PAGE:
A Preview of The Blackboard
The Center for Culinary Arts Culinary School Market Cafe at The Podium is about to undergo a makeover. French-born, American-raised chef Michel Cottabarren is bringing Manila his combination of classical French technique, creative flair and a preference for market-fresh ingredients that won over hearts and stomachs in Kuala Lumpur, Malaysia. The Blackboard will feature a rotating menu based on the best produce available, along with a selection of regular dishes that diners will be able to vote on.
By way of both background and disclosure, I was invited to a sort of preview dinner/meeting when I bumped into the Chef — who is the beau of a maternal aunt of mine — as I was walking aroind Shangri-la Plaza Mall. It turned out that CCA/Cravings group was holding their 25th anniversary party at the also soon-to-open Epicurious (According to the aforementioned aunt, who is also with the CCA group, this will be a deli-restaurant concept). They would be hosting some representatives of a cookware company from the United States for dinner at Market Cafe/Soon-to-be-Blackboard, and invited my girlfriend and I to come along. I was also assigned to bring the beer.
We started our dinner with Chef Michel’s amazing chicken liver pate, which was dug into with gusto before a photograph could be taken. This is a staple at our family gatherings, and I can never get enough of it. I’m excited that more people will get to try this.
Next up, some wild mushrooms in olive oil. Earthy yet delicate, accented just right by some subtle spice. Great as tapas to start a meal, and just as delicious as a side to a good steak, I’d wager.
This dish of aubergines and finger chilies stewed in tomatoes was my favorite among the tapas served that evening. It’s undeniably vegetarian and healthy, but I guarantee that any carnivore wouldn’t mind scarfing this down.
We also had this fish this with asparagus and roasted red pepper slivers. I forgot to ask what fish this was. I guess it would be a similar preparation to the traditional boquerones, but with a larger mackerel-type fish instead of sardines.
I snuck into the kitchen to take a shot of the chef at work as he finished our paella while those at the table enjoyed their tapas. Several of the culinary students on their practicum also looked on to learn a few tricks from the master.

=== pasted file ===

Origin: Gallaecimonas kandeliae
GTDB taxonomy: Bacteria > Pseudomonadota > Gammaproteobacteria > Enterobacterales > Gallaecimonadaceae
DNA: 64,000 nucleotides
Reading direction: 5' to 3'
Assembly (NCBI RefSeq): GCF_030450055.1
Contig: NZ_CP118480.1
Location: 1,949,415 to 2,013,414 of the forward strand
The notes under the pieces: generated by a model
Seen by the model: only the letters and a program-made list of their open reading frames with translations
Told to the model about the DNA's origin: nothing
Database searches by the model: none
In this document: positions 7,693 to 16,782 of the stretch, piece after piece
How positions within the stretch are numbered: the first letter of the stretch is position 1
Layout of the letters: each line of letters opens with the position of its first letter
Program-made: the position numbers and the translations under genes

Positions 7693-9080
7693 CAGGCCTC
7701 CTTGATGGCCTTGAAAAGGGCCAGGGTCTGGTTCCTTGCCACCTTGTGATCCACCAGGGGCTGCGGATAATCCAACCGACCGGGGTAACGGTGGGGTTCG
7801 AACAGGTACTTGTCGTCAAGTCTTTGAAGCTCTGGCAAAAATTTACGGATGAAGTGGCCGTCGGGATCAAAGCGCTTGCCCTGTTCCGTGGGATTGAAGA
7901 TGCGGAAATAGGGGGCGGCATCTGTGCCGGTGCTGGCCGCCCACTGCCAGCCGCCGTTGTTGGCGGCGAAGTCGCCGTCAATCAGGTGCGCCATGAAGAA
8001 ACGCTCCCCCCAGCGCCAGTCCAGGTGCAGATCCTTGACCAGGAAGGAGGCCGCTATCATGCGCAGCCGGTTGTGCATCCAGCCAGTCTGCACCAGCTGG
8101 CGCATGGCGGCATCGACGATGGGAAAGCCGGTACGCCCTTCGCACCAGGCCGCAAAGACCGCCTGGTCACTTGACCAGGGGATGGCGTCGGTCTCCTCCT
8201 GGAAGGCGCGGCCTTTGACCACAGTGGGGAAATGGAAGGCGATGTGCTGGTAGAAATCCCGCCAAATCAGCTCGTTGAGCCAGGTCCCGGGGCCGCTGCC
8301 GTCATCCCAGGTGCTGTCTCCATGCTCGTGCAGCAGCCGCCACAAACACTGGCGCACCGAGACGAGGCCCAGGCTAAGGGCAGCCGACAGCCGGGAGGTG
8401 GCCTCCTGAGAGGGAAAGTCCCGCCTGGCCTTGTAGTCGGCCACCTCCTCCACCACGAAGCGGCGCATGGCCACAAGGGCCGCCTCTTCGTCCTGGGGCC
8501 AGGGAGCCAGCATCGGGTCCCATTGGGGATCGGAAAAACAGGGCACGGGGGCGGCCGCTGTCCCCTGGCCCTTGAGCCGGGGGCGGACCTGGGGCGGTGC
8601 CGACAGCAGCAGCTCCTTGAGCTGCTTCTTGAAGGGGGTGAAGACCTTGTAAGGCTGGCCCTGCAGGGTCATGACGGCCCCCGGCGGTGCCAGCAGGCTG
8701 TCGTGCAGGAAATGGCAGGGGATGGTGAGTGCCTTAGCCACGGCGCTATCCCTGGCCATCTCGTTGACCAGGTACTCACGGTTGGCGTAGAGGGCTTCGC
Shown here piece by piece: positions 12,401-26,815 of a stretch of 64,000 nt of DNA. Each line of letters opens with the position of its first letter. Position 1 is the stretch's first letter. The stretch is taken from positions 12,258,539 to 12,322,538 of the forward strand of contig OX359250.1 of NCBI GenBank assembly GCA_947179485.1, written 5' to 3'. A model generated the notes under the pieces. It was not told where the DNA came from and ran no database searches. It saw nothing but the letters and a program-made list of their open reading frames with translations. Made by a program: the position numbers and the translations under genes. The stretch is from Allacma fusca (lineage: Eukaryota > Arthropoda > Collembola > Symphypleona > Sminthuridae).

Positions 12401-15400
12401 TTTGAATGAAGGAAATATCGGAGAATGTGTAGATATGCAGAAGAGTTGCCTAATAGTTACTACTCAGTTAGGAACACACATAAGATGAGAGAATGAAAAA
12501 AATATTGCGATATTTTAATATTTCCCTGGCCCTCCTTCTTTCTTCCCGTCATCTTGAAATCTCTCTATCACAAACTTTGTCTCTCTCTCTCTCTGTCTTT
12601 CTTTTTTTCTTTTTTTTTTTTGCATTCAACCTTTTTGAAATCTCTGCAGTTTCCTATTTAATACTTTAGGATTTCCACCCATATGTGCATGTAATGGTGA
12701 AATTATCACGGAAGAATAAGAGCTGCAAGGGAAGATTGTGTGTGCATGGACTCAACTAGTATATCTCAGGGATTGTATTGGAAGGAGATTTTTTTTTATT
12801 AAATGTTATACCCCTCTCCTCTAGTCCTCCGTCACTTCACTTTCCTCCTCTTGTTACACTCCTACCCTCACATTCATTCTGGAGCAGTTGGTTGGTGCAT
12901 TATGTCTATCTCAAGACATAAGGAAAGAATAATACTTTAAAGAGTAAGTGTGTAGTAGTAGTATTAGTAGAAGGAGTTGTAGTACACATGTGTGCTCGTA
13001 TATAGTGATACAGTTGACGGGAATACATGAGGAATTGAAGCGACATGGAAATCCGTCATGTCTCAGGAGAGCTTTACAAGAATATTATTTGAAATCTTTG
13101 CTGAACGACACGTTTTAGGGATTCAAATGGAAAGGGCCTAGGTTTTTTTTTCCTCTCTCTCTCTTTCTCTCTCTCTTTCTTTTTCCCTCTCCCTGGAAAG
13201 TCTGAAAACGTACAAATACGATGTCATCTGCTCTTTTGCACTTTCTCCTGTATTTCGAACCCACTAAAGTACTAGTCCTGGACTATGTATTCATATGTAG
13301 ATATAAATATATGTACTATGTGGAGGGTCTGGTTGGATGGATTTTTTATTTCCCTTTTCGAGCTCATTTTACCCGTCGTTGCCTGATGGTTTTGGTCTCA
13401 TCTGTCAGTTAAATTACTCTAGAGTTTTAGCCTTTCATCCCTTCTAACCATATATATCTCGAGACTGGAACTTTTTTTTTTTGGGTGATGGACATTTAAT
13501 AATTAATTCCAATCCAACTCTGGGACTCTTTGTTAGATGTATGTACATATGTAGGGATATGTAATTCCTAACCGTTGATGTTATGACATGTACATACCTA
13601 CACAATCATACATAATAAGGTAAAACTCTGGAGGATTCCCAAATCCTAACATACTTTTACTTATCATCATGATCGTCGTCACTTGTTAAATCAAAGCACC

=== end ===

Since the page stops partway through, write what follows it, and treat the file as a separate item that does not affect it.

This paella mixta was glorious, and easily the best I’ve had in recent memory. The rice was perfectly cooked and expertly seasoned. I made sure to scrape off the bits of socarrat, or what we Filipinos call “tutong” — those crunchy, burnt bits of rice clinging to the paellera. Lovely.
What really set this paella apart was how well the meat and seafood were cooked. The fish was luscious and buttery soft, the chicken and prawns were juicy to the bite, unlike the dry, tough and tasteless toppings one often finds in restaurant paellas.
No need for alioli for this paella. The dish speaks for itself. Expect paella nights at the Blackboard when this will be the only dish available. Not that you would want to order anything else.
I had a tough time picking a bomber of beer to go with the paella, and thought that the Chatoe Rogue Roguenbier Rye Ale could go well with the rustic, earthy flavors. It turned out to have a robust maltiness and unexpected hop bitterness that overpowered the delicate flavors of the paella. Back to the drawing board for me on this attempted pairing. Perhaps next time, the Roguenbier will do better with a nice chargrilled hunk of meat.
We capped the night with Chimay Grande Reserve, as our American-Taiwanese guest had an affinity for Belgian ales. It was the perfect nightcap to our meal: fruity, boozy and full-bodied.
I look forward to more nights like this once The Blackboard opens later this month. Hopefully I can try to organize a beer pairing dinner that will actually work.